Like the fence/river or upstream/ downstream metaphor, a useful distinction has been made between “popular ” and “unpopular” prevention. This difference is hardly better exemplified than in the case of many nations’ records in tobacco control. Popular prevention “spawns programmes that are piecemeal, cosmetic, ineffective, fun, and futile”,1 sometimes reducing smoking prevalence among their small, select target groups while being rarely funded sufficiently to impact in whole communities or national populations. Popular preventive strategies almost always fail the public health test of being capable of influencing tobacco use throughout populations. Instead, they typically operate within clinical, therapeutic, or small scale educational settings where career structures have long been established to reward individually oriented prevention. Most revealingly, they are characterised by upsetting no one – especially the tobacco industry. There can be no more telling index of effectiveness than the tobacco industry’s own enthusiasms for particular strategies. The industry has often gone out of its way to actually join the chorus of those calling for more “popular ’ preventive work: an Australian Rothmans executive wrote to the press of his company “fully supporting sensible and effective public education.”2 In the United States, two large scale “education” campaigns – the Tobacco Institute’s “helping youth say no” campaign and RJ Reynolds’ “right decisions, right now’’ – have been described as cynical damage control exercises and almost by definition, object lessons to health educators in what not to do in tobacco control.3,4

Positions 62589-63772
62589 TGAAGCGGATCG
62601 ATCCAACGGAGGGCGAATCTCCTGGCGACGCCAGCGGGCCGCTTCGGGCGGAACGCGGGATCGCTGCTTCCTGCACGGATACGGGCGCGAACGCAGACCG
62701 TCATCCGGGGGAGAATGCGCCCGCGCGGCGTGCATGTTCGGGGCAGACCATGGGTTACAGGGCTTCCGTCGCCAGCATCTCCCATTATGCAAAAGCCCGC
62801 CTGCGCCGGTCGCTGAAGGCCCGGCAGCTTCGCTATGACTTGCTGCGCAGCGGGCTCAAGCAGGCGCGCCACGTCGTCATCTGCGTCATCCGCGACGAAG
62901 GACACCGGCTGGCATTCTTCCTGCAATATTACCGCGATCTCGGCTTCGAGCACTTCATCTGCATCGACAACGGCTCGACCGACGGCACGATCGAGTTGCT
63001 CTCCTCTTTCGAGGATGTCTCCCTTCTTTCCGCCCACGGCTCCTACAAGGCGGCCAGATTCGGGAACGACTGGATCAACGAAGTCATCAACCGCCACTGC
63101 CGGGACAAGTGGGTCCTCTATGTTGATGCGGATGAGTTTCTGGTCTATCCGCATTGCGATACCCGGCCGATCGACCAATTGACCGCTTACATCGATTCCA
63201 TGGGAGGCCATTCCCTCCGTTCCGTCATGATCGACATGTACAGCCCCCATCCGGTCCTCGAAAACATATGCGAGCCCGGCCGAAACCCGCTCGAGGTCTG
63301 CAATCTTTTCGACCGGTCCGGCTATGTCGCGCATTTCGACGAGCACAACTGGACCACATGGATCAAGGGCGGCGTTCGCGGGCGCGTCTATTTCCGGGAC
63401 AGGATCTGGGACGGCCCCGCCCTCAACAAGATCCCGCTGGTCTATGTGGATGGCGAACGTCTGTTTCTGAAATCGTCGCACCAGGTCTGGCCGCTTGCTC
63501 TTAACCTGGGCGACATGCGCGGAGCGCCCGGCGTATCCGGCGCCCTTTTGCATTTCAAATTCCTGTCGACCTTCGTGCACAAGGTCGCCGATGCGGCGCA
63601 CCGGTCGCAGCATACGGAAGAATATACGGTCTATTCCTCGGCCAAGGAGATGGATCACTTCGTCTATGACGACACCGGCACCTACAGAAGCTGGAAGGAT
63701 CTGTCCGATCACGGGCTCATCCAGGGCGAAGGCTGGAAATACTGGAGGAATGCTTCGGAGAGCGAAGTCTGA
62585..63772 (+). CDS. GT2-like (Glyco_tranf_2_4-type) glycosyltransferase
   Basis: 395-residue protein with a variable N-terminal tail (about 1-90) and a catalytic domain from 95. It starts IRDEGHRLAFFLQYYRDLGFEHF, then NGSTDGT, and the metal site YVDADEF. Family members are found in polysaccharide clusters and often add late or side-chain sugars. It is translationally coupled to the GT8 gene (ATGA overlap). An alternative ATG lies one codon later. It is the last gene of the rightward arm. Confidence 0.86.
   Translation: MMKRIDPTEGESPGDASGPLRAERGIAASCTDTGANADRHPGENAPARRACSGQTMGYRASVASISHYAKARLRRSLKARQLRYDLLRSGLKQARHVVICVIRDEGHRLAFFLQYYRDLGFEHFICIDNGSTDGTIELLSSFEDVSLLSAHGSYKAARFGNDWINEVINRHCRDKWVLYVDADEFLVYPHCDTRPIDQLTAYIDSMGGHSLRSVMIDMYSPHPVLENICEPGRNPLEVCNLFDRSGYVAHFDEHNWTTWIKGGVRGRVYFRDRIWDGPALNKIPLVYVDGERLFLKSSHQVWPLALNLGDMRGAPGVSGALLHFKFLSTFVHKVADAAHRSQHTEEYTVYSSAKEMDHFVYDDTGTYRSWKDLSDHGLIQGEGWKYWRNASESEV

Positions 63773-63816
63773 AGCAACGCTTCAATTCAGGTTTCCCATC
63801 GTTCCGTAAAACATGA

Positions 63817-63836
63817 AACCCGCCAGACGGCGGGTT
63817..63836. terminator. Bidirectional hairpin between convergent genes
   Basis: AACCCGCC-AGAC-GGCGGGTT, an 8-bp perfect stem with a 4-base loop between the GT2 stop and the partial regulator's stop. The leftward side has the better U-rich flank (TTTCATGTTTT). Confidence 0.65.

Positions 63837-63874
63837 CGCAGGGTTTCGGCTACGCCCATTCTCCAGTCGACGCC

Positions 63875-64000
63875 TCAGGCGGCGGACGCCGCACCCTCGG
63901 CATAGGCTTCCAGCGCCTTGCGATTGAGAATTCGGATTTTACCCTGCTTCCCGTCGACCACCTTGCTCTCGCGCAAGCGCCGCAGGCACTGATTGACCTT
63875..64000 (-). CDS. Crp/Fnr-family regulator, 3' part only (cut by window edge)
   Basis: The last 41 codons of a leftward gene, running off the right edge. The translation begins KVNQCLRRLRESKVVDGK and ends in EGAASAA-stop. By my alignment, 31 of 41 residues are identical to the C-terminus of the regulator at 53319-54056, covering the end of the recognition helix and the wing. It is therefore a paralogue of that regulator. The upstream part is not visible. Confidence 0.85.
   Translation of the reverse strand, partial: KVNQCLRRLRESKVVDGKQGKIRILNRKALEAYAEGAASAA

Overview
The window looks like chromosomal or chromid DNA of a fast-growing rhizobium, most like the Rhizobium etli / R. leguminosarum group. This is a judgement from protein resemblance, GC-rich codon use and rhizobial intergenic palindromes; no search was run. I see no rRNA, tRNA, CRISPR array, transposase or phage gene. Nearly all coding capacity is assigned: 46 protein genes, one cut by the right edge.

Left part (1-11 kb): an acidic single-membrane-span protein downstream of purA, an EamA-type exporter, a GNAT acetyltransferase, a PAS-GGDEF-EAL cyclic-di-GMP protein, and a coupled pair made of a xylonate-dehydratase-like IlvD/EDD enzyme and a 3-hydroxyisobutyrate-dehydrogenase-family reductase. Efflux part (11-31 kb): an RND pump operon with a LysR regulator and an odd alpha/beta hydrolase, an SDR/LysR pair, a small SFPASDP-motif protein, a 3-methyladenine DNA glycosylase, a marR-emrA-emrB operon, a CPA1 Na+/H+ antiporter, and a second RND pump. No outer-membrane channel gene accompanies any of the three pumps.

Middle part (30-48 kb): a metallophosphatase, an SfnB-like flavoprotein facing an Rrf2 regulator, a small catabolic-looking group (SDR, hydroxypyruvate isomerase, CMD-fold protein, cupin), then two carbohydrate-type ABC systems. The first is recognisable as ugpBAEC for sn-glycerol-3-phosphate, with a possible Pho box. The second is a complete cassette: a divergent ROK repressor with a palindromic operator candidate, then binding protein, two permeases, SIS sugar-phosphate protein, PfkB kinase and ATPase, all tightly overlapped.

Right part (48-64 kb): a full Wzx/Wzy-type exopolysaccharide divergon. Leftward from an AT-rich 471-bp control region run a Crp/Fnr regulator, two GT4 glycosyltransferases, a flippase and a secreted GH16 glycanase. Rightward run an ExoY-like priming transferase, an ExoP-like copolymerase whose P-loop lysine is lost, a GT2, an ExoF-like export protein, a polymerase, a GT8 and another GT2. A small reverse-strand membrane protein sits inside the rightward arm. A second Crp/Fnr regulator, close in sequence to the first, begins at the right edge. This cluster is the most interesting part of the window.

By contrast, the often unpopular prevention of the sort discussed in this supplement is policy oriented. It takes aim at the social, economic, and political factors that facilitate a climate where, in World Health Organisation (WHO) terminology, the choice to smoke remains an easy choice. Unpopular prevention often involves adversarial relations between health workers and indifferent, reluctant, or downright oppositional governments and bureaucracies, and of course the tobacco industry and its beneficiaries. The history of smoking control is full of such groups resisting the implementation of the now well known platforms of a comprehensive tobacco control policy:

    • Excise tax policy based on raising the real price of tobacco

    • A total ban on all forms of tobacco advertising and promotion

    • A comprehensive and enforced approach to banning smoking in all enclosed public spaces

    • Dedicated on going funding for mass reaching information campaigns, including mandated antismoking school curricula